LYONS v. LYONS.
This is an appeal from an interlocutory judgment of divorce granted to the plaintiff on the ground of extreme cruelty, and dividing certain real and personal property found by the trial court to be community property. The judgment assigned to plaintiff a one-half interest in community homestead, furnishings and automobiles; but assigned to plaintiff absolutely, restaurant property known as the ‘Toby Jug’, life insurance, and stocks and bonds.
It is appellant's contention that the judgment should be reversed because, (I) ‘The divorce should have been denied by reason of recriminatory acts committed by the respondent’; (II) ‘The trial court erred in finding that’ the ‘Toby Jug’, held in joint tenancy, was community property; (III) ‘The trial court grossly abused its discretion in the division of the community property’, and (IV) ‘The trial court committed prejudicial error by the admission of evidence over the objection of counsel’.
The trial court found that ‘especially during the last several months preceding the filing of this action’, the defendant wife had entered the Toby Jug restaurant conducted by the plaintiff husband, and ‘on numerous occasions drank to excess, and * * * created disturbances by shouting, both at the plaintiff and at the patrons of the restaurant, by using threats and profanity’. The wife was also found to have ‘frequently and without cause or provocation, accused plaintiff (husband) of association with other women and of infidelity’. These acts were found to have ‘caused plaintiff great harm and injury mentally and physically and caused plaintiff to suffer irreparable financial loss in the conduct of his business, and caused plaintiff to lose considerable patronage’. The court found that the allegations of cruelty on the part of the plaintiff husband were untrue.
Appellant's contention that ‘The divorce should have been denied by reason of recriminatory acts committed by the respondent’, is in effect nothing more than an attack on the sufficiency of the evidence. Certain items of evidence are set forth in appellant's brief in support of this point. However, as said in respondent's brief, the trial court ‘chose to believe the respondent's witnesses and after weighing the weight and sufficiency of the evidence rendered a just decision in accordance with its discretionary powers'.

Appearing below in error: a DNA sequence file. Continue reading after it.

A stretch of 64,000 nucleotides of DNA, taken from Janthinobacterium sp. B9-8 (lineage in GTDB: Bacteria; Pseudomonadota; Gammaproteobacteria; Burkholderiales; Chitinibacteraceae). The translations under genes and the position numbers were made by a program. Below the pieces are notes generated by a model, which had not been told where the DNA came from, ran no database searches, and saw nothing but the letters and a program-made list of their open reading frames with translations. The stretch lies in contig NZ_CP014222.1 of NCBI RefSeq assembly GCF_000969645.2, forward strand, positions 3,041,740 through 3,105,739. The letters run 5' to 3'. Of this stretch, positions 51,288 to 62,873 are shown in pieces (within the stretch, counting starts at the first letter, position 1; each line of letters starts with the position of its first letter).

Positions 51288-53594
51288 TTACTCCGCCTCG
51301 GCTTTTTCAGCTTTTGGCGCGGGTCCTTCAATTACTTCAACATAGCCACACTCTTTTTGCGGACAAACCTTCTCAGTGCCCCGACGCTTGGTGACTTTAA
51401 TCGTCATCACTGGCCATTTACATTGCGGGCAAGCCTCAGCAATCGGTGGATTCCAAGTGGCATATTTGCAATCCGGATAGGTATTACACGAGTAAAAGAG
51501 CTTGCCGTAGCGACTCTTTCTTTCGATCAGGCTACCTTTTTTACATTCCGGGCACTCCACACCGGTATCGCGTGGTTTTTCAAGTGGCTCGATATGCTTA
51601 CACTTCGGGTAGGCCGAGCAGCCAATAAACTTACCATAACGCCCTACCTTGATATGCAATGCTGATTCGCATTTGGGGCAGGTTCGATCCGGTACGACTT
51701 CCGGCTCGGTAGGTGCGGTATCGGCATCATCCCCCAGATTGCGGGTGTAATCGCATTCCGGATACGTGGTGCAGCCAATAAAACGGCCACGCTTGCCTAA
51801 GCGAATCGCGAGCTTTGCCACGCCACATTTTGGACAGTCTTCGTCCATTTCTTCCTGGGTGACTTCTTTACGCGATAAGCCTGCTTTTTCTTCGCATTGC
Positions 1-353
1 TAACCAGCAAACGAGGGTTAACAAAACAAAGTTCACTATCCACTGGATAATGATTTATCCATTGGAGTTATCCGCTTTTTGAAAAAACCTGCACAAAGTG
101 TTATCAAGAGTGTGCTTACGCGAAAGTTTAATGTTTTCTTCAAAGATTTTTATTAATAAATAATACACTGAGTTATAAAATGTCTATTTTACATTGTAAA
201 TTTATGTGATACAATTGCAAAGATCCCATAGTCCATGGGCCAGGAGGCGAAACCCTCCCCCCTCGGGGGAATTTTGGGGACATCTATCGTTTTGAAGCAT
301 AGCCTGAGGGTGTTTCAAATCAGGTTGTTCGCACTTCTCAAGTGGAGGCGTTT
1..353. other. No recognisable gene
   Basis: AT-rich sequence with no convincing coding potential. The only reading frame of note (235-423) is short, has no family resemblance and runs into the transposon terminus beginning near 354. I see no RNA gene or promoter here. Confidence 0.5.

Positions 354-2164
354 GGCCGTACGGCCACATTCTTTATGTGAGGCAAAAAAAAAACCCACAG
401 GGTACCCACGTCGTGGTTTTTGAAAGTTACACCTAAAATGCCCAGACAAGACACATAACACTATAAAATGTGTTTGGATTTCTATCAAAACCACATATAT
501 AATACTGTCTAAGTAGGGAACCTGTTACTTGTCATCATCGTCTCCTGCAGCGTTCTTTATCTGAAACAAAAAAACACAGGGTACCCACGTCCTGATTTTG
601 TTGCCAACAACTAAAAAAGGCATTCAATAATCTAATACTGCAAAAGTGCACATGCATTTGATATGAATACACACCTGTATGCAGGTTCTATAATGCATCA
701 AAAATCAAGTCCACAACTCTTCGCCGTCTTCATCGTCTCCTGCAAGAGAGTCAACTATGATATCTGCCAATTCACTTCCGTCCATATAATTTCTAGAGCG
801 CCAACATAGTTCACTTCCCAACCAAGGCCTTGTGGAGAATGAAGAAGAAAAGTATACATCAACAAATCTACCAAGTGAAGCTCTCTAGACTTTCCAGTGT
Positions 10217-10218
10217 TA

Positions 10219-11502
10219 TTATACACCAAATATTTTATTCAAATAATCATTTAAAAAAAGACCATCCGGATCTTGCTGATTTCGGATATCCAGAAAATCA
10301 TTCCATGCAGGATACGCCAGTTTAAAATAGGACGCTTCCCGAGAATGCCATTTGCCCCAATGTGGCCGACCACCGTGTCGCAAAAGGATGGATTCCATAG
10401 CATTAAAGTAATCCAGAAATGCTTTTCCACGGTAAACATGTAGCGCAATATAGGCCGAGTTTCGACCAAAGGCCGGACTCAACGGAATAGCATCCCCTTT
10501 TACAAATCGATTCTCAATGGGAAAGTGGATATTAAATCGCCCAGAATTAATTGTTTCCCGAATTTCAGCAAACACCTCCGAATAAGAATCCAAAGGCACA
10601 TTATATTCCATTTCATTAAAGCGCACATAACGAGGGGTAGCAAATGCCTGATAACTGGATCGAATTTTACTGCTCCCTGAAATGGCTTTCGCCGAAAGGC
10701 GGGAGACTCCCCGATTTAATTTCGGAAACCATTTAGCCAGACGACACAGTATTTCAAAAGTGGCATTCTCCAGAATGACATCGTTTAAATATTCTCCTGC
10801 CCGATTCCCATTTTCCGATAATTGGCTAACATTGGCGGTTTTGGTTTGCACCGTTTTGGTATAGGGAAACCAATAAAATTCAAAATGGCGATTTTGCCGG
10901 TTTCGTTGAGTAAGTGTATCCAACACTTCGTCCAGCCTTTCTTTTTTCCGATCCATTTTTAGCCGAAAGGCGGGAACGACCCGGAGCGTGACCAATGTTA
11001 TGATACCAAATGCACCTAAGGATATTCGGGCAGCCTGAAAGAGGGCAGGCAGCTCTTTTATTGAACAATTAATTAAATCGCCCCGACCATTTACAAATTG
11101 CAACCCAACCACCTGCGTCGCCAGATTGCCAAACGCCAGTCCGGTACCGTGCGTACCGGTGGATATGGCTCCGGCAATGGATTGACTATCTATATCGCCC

The trial judge might conceivably have found that the plaintiff was entitled to a divorce; that the defendant-cross complainant was entitled to a divorce; or that neither party was entitled to such relief. And, under the well established rule, an appellate tribunal would be obliged to sustain such a finding where the record disclosed substantial evidence in support thereof. In the instant case, as in most litigation of this type, there was a direct conflict in the evidence. Each party made serious accusations against the other and offered evidence to sustain such allegations. There can be no doubt that the present record reveals substantial evidence in support of the trial court's finding that the husband was entitled to a divorce.
Appellant's argument that the trial court erred in finding that the Toby Jug restaurant property held under a joint tenancy deed, was actually community property, is answered by the respondent's statement that ‘The Court may look behind the common law form of joint tenancy and find that the ‘Toby Jug’ was community property'.
As said in Cummins v. Cummins, 7 Cal.App.2d 294, 304, 46 P.2d 284, 289, ‘Moreover, a conveyance of property to a husband and wife as joint tenants does not necessarily, and under all circumstances, precude the idea of their holding the same as community property’. And in Tomaier v. Tomaier, 23 Cal.2d 754, 757, 146 P.2d 905, 906, the court said: ‘It is the general rule that evidence may be admitted to establish that real property is community property even though title has been acquired under a deed executed in a form which ordinarily creates in the grantee a common law estate with incidents unlike those under the law of community property’. The Tomaier case further says: ‘It has in fact been held unequivocally that evidence is admissible to show that husband and wife who took property as joint tenants actually intended it to be community property’.